|"Hold Tight, Feller" by Archibald Chapin in St. Louis Star, ca. February, 1920|
1920 was a year for the decennial census, mandated by the Constitution as part of keeping our Congress as representative of the people as possible. Crowded onto Archibald Chapin's sled are the seven most populous cities in the United States, none of which were in the west (Los Angeles came in tenth), or the south (unless you count Chapin's hometown of St. Louis, sixth).
|"Census Reports" by John T. McCutcheon in Chicago Tribune, April 18, 1920|
Beginning in 1910, the minimum population threshold to be categorized as an urban place was set at 2,500. 'Urban' was defined as including all territory, persons, and housing units within an incorporated area that met the population threshold. The 1920 census marked the first time in which over 50 percent of the U.S. population was defined as urban.Having just won Congressional majorities in 1918, Republicans realized that going ahead with the constitutionally required reapportionment process would increase the political influence of urban areas where Democratic machines tended to dominate. Reapportionment legislation would stall again and again as rural interests tried to devise mechanisms to blunt the impact of the population shift. Congress would not pass a reapportionment bill until 1929.
|"Just Another 'Bumper Crop'..." by Leo Thiele in Sioux City Tribune, ca. June, 1920|
|"Help" by Bob Satterfield for Newspaper Enterprise Assn., ca. June, 1920|
|"Two Viewpoints" by Burt Thomas in Detroit News, June, 1920|
|"How Times Have Changed for 'The Poor Working Girl'" by Leo Bushnell for Central Press Assn., May, 1920|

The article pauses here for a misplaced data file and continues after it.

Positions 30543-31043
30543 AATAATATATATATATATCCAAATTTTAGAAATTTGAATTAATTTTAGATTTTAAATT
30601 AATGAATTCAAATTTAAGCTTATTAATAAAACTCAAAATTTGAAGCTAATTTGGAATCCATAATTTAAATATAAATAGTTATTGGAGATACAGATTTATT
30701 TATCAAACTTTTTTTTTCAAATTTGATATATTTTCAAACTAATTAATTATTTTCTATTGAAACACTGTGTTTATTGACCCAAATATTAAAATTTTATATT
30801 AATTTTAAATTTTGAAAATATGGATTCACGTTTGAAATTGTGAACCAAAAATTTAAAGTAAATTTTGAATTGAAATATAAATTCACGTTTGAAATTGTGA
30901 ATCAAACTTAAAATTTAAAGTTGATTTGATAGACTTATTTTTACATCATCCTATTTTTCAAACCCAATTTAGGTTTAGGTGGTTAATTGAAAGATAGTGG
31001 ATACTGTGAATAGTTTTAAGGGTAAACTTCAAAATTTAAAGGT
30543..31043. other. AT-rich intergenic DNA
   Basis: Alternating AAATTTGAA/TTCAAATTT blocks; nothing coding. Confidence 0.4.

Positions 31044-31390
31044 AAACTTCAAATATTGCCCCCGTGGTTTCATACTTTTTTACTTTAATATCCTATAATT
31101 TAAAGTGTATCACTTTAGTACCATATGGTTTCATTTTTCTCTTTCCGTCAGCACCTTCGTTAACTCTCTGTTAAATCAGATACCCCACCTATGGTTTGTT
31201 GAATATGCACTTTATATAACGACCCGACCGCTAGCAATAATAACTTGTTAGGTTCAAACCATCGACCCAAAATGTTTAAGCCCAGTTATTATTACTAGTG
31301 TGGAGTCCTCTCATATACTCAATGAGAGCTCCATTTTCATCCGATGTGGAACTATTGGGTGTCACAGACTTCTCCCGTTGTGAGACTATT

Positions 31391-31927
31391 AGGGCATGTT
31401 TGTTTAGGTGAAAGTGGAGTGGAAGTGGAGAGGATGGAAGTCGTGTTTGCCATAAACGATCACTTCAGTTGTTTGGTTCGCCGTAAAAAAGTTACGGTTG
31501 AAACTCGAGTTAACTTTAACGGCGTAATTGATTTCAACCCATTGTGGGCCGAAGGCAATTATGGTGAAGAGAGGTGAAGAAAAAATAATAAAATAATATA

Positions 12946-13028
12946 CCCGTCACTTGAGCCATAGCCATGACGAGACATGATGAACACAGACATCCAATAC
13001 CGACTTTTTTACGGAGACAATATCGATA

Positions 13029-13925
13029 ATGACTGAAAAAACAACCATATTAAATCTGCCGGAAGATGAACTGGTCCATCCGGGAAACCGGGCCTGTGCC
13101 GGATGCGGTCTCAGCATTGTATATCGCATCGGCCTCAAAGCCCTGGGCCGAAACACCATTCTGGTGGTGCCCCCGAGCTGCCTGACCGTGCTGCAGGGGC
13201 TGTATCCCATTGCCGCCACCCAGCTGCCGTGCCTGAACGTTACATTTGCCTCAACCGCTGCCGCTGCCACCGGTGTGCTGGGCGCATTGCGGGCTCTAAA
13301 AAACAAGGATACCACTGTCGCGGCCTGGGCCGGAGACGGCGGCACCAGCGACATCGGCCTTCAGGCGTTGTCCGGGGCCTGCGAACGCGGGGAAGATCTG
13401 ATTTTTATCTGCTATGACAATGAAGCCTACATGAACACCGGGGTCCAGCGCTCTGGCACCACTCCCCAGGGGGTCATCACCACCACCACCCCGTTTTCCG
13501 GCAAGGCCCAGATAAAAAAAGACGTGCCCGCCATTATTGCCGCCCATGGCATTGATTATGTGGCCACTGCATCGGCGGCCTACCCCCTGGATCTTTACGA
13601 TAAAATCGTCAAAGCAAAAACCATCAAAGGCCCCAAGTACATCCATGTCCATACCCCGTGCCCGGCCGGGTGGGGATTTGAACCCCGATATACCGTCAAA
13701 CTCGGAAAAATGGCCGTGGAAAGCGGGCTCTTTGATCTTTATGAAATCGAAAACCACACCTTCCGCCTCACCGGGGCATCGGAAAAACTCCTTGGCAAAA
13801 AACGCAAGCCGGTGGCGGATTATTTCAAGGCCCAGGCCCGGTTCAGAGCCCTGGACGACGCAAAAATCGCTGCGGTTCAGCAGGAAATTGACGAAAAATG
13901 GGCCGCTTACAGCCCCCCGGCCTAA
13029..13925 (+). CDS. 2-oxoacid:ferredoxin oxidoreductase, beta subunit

|"Now, John, When I Was a Young Codger..." by George W. Rehse in New York World, June/July, 1920|
|"Improving the Scenery" by Gustavo Bronstrup in San Francisco Chronicle, July, 1920|
The earliest recorded billboards actually date back to 1867, followed five years later by the founding of the advertisers' lobbying group, the International Bill Posters Association (since renamed the Outdoor Advertising Association of America).
While I appreciate the point he's making about uglifying the scenery, I have some qualms about resurrecting Mr. Bronstrup's cartoon because of its superfluous use of an African-American stereotype on the smokeless tobacco ad — the only face visible anywhere in the cartoon. I can't tell whether he's reflecting a common trope or making a criticism of it; but the thoughtless racism of the day would have rendered such a rude caricature completely unremarkable. Nearly all white cartoonists drew Black people in this way (John Cassel is a notable exception).
Coming around full circle, I'll close with this from Magnus Kettner:
|"The Joyriders" by Magnus Kettner for Western Newspaper Union, ca. July 13, 1920|